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Date sent:      28 Dec 1998 09:47:42
Send reply to:  Conference "env.justice" 
From:           [email protected]
To:             Recipients of conference 

                For Immediate Release: Dec. 28, 1998

For more information contact:  Anne Simon, Leslie Fields, Denny Larson,
Richard Drury (415) 243-8373

CBE Asks Court for Sanctions Against Tosco SLAPP Suit to Protect Free Speech 
Rights Oil Giant Lawsuit Seeks to Bully Environmental Justice Activists Who
Fight Illegal Acts

Today the California environmental health and justice group, Communities
for a Better Environment ("CBE"), filed a motion seeking sanctions against
oil giant Tosco, claiming that Tosco's lawsuit against CBE is a Strategic
Lawsuit Against Public Participation ("SLAPP").  SLAPP suits are intended
to tie-up small non-profit organizations like CBE in frivolous litigation
for years to divert their attention away from their real work of cleaning
up the environment.  Tosco served CBE with the SLAPP suit, which was filed
in Federal District Court in Los Angeles, at the end of October of this
year.  Tosco is one of the largest corporations in the nation - 111 on the
Fortune 500 list.

CBE's motion asks the Court to sanction Tosco for attorneys' fees and
costs under California's "anti-SLAPP" statute.  The law is intended to
prevent companies from using the legal system to intimidate public
interest organizations for their protected speech activities.  CBE is also
asking the Court to throw out Tosco's suit entirely under both state and
federal law, including the First Amendment of the U.S. Constitution, which
protects the right to free speech.

"CBE will not be silenced by Tosco or any other oil company that
violates the law," stated Leslie Fields, Executive Director of CBE.
"Instead we will answer SLAPP actions with the truth and tougher court

CBE sued Tosco several times over the past two years for violating
federal and state environmental laws.  Early this year CBE won a lawsuit
against Tosco for the company's illegal discharge of toxic selenium into
San Francisco Bay, forcing the company to install equipment to capture the
chemical, and to pay almost a million dollars for its violations. After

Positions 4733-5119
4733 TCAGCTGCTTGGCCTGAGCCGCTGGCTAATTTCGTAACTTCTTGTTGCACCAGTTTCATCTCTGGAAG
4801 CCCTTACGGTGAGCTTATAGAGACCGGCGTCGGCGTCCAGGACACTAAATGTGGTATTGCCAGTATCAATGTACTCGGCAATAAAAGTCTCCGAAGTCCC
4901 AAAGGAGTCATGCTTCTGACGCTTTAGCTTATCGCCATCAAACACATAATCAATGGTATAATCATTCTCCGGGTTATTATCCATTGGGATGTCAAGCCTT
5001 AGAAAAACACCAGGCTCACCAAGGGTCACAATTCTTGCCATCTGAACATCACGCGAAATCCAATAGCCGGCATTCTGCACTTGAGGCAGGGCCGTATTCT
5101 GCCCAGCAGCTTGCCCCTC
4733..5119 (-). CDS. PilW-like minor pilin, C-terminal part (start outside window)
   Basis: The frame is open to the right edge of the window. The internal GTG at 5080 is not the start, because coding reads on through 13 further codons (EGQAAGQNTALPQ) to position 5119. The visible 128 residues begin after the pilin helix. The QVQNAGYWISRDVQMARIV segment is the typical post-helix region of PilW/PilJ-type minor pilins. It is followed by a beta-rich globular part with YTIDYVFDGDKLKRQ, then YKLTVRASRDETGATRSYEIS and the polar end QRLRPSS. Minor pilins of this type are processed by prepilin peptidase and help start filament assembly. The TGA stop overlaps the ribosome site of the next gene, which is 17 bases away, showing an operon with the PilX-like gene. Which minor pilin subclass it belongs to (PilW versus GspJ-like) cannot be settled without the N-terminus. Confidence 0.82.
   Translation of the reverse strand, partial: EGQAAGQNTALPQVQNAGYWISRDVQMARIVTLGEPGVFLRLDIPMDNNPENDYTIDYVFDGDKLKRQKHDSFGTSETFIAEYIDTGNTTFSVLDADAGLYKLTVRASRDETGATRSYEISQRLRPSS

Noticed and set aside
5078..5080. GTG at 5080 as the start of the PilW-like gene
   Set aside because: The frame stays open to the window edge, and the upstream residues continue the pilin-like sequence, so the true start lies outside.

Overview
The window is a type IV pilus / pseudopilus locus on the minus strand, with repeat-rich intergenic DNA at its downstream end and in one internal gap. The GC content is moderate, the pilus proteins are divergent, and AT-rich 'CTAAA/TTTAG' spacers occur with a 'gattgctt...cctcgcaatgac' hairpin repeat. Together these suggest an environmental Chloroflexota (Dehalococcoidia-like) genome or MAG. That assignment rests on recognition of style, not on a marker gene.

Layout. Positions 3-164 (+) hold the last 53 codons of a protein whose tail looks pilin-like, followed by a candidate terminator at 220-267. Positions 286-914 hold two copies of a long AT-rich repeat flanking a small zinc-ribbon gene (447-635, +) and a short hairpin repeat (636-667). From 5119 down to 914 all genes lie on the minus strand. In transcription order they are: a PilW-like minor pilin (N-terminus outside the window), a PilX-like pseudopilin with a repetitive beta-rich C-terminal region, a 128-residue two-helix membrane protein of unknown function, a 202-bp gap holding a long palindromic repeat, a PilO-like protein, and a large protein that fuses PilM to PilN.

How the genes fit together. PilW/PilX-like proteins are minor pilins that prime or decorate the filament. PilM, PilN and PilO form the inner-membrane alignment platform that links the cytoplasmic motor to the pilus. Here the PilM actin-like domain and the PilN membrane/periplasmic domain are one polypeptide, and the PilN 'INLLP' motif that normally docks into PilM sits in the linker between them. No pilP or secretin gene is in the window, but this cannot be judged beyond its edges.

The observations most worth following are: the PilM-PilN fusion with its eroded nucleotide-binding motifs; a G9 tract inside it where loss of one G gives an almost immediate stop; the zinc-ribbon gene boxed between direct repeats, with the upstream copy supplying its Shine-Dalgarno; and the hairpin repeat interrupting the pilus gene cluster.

CBE sued Tosco in a separate case, the company agreed to stop allegedly
illegal toxic gas vapor emissions from its oil tanker loading facility in
Wilmington.  Finally, CBE sued Tosco on August 6, 1998 to force Tosco to
clean up toxic MTBE that the company has leaked into groundwater
throughout the state.

In response to these lawsuits, Tosco sued CBE, alleging malicious
prosecution, and defamation - classic SLAPP suit allegations.  Although it
has almost no chance of winning its frivolous SLAPP suit, Tosco probably
hopes that by attacking CBE with the massive law firm of Latham & Watkins,
it can force CBE to back down, or even to go out of business.  Tosco's
SLAPP suit contends that CBE's efforts to inform the public of the risks
to the state's groundwater constitute "defamation." Nothing could be
further from the truth.

Tosco, and other California oil companies starting putting the toxic
chemical MTBE into gasoline in the early 1990's, allegedly to make
"cleaner  burning  gasoline."   However, the oil companies were aware at
the time  that MTBE leaks out of underground gas tanks and into
groundwater.  MTBE is a suspected carcinogen, and makes  water undrinkable
in minute  quantities.  The unfortunate  result  of the MTBE experiment 
is that California now is home  to  over  10,000 MTBE contaminated sites. 
Santa Monica has lost over 50% of its water supply to MTBE.  Santa Clara
has over  1000 MTBE contaminated sites.  Even pristine areas like South
Lake Tahoe have lost several drinking water wells to MTBE.   Rather  than
clean-up, Tosco decided to take aim at CBE.  Tosco is trying to intimidate
CBE and anyone else willing to take a stand against MTBE and oil company

CBE is a 20-year-old environmental health and justice organization with
15,000 members in California.  The group combines scientists, attorneys
and community organizers to empower communities impacted by toxic
pollution to win clean ups and community oversight rights.  CBE has
offices in San Francisco, Pittsburg, Los Angeles, and Huntington Park.

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